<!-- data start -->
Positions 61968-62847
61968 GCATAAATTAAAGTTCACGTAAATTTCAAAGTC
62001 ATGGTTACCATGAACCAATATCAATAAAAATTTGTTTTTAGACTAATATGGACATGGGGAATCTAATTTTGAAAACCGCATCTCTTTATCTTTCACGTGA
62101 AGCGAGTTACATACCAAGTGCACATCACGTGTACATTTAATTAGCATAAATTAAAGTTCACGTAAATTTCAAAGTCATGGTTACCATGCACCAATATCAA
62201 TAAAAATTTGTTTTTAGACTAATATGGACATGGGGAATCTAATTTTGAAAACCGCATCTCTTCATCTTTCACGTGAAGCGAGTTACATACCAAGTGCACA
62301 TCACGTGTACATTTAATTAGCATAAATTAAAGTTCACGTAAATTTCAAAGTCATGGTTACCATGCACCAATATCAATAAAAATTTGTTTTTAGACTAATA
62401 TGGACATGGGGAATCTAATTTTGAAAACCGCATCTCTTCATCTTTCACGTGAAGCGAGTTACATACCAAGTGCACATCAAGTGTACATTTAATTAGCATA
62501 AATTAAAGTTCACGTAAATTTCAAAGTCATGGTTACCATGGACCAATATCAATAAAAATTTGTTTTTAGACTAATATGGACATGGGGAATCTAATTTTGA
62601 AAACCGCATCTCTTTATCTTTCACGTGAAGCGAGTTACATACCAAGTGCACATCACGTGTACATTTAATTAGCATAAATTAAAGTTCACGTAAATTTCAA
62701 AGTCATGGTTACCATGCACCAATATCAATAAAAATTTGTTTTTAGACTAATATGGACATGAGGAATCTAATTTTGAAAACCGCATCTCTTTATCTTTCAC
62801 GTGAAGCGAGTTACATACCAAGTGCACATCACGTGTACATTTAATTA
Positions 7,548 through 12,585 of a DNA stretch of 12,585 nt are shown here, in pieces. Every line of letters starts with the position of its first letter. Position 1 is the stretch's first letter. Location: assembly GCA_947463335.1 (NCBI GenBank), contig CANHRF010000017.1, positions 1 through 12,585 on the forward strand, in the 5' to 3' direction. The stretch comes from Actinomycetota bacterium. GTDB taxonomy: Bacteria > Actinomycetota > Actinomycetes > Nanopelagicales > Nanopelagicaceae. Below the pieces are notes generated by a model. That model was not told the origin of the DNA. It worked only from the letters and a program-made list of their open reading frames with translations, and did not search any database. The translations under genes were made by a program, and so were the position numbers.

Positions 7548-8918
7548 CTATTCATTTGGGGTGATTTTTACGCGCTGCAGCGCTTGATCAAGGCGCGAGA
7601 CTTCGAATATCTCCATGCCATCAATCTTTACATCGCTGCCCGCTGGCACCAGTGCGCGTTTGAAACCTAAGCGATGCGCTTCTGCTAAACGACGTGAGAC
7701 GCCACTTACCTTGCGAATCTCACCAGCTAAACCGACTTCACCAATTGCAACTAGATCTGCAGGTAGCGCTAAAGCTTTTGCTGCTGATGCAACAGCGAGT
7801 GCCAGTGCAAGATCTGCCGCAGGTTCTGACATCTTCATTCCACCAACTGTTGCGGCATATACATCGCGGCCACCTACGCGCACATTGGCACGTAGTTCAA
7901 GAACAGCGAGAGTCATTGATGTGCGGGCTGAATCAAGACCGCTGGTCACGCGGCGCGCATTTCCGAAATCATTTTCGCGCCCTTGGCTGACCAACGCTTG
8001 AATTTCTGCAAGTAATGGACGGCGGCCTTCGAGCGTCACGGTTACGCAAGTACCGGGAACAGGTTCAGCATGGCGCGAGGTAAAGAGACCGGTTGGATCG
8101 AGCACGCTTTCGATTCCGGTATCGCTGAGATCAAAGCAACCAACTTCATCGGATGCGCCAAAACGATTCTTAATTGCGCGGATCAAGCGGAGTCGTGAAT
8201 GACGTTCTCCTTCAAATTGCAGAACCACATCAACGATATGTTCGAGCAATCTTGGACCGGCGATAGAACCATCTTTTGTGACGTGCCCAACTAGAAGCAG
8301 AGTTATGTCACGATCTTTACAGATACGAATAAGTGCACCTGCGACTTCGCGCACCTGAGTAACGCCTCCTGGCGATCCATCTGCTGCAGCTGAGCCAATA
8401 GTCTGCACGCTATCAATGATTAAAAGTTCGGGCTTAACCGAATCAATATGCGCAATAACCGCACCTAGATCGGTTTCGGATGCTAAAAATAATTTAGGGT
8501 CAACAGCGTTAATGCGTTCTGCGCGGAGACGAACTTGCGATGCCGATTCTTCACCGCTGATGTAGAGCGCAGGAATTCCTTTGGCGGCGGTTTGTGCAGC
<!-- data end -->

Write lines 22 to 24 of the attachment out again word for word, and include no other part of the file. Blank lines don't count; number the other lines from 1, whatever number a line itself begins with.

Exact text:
8301 AGTTATGTCACGATCTTTACAGATACGAATAAGTGCACCTGCGACTTCGCGCACCTGAGTAACGCCTCCTGGCGATCCATCTGCTGCAGCTGAGCCAATA
8401 GTCTGCACGCTATCAATGATTAAAAGTTCGGGCTTAACCGAATCAATATGCGCAATAACCGCACCTAGATCGGTTTCGGATGCTAAAAATAATTTAGGGT
8501 CAACAGCGTTAATGCGTTCTGCGCGGAGACGAACTTGCGATGCCGATTCTTCACCGCTGATGTAGAGCGCAGGAATTCCTTTGGCGGCGGTTTGTGCAGC